Parenting: Adventurer Chris Howard braves cooking pasta with his mini chefs

Will ravioli-making with a trio of mini sous chefs prove a recipe for disaster? Cambridge’s coast-walking dad and adventurer Chris Howard reports from a flour-bombed kitchen. . .

This weekend we’ve decided to make pasta; not exactly a family favourite - in fact we’ve never done it before - and as we set ourselves up for the great culinary adventure I glance at my knowing wife. She understands exactly what I’ve let myself in for!

Chris and his girls pasta making
Chris and his girls pasta making

However, I do think that cooking with children is about the most excitement anyone can have in the kitchen. Making pasta is basically the original messy play, and the knowledge that I’m helping them learn a life skill and how to survive is not only important to me, but I feel it’s a sacred duty. I can show them how to make fire and build a den in a forest so I should be able to teach them how to feed themselves and their friends.

We love to eat as a family and we pretty much live in the kitchen. Our dining table will forever be a testament to our daughters’ childhood; it’s covered in pen, paint, glitter and bits that have been glued to it over the past 10 years or so. We do homework at the table, we do arts and crafts and push aside piles of laundry to bash out pizza dough. It is our meeting point as a family and where we feel most at home together.

The excitement levels are high as the hunt through the cupboards for ingredients gets underway. ‘Okay, so we need to read the recipe to figure out what we require,’ I advise calmly.

Thing One shouts ‘Ingredients!’ as if conquering an empire. ‘Yes, but what, and how much?’ I ask, but before I can finish, Youngest Thing exclaims ‘a lot!’.

‘Ravioli’ a cry comes from behind a cupboard door. ‘Oh, thank goodness! A tin,’ I think to myself. But no such luck, as I’m not sure our daughters will ever know the delight of tinned ravioli, macaroni and hoops from a childhood long forgotten.

Meanwhile Thing Two diligently recites from the book: ‘Three hundred grams of Oh Oh flour and two eggs and yolks.’ For those of you wondering why the surprise around the flour, I think she means 00 flour, but strong flour will do. ‘Can I mix?’ Youngest Thing grins, presenting two large white eggs. Suddenly a flash of my immediate future creeps into my mind’s eye and it’s covered in gloop. Wife is now looking on smugly, whilst holding a gin and tonic.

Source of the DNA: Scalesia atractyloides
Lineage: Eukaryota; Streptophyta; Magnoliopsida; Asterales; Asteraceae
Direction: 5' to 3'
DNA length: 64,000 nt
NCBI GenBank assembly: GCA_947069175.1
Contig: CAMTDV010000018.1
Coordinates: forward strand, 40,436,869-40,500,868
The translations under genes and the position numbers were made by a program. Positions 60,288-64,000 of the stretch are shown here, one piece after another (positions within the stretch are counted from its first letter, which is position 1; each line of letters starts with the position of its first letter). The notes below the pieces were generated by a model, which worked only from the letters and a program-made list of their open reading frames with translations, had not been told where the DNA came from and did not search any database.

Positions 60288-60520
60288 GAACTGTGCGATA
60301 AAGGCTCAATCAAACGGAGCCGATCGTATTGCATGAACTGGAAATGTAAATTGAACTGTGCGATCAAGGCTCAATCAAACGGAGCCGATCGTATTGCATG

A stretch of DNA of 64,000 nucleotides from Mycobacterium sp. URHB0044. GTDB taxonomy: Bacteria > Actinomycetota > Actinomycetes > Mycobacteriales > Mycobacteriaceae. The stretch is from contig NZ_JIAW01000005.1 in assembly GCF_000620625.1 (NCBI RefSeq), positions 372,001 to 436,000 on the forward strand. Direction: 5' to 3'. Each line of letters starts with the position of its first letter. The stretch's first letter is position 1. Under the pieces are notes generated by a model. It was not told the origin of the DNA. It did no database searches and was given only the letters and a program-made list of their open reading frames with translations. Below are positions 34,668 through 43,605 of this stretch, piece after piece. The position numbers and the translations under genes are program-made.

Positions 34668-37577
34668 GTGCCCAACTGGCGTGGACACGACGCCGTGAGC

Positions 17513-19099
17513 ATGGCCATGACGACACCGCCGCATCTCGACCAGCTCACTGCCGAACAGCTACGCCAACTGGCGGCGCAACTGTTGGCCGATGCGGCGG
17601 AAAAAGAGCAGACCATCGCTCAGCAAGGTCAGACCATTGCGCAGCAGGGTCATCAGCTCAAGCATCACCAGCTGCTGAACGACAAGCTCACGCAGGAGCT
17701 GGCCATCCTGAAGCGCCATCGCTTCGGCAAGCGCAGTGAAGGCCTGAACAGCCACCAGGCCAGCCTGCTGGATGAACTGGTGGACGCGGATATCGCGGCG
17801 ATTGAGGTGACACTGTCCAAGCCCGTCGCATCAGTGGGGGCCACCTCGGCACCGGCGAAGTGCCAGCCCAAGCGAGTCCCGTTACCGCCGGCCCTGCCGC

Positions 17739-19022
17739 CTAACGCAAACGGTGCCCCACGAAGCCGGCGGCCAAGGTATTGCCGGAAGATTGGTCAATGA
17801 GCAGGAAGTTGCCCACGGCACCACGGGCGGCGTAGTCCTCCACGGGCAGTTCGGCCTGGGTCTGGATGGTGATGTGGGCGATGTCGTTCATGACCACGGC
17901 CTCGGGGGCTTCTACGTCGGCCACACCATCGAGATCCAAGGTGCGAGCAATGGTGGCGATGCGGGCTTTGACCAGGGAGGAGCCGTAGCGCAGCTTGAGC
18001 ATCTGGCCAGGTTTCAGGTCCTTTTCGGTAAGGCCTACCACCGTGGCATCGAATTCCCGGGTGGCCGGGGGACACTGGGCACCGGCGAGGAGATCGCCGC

Cooking with kids often leads to a flour-bombed mess!
Cooking with kids often leads to a flour-bombed mess!

For the filling we have to improvise, so the delicious sounding spinach and ricotta with lemon zest and basil oil becomes tomato, cheese and dried oregano. I console myself with the thought that at least they are Italian flavours, which is far better than Youngest Thing’s suggestion of white chocolate sauce and Turkish delight!

‘We need a bowl for 10 to 15 minutes, Daddy’ Thing Two says. ‘Ahem, do we need a bowl or knead in a bowl?’ I cough. The penny drops and I take the opportunity to commandeer the G&T. We roll out the dough, dollop the filling onto the pasta sheets equidistance apart and fold over before pressing, crimping and flouring ready for the pan.

Flour clouds kick up from every surface, egg shell and gloop slide off the worktop, the boiling pan raises the temper bar higher and we eagerly wait just moments to realise the tiny parcels of pasta have split, leaked and curled, rendering them inedible. ‘Oh well, we only spent three hours making the mess,’ I say. A loud clatter of cutlery and plates hits the table as the ever-hopeful chefs prepare to serve.

‘Wow! What’s for dinner then?’ asks my wife. ‘Dinner of dreams, it’ll be five to 10 minutes,’ I reply, as all three girls gasp with excitement.We all sit down to beans on toast topped with cheese, leading to satisfied grins and contented bellies.

The moral of the story is it doesn’t matter if what you cook doesn’t turn out quite right, it doesn’t matter if you haven’t got the best ingredients or most expensive foods. The adventure and experience of it all is the key. Sitting down together, eating together and just being together is no small thing. It is in fact the biggest thing. Perhaps not quite as big as the ball of pasta sat on the side right now though. . .

Read more about Chris’s adventures at

Read more

More by this author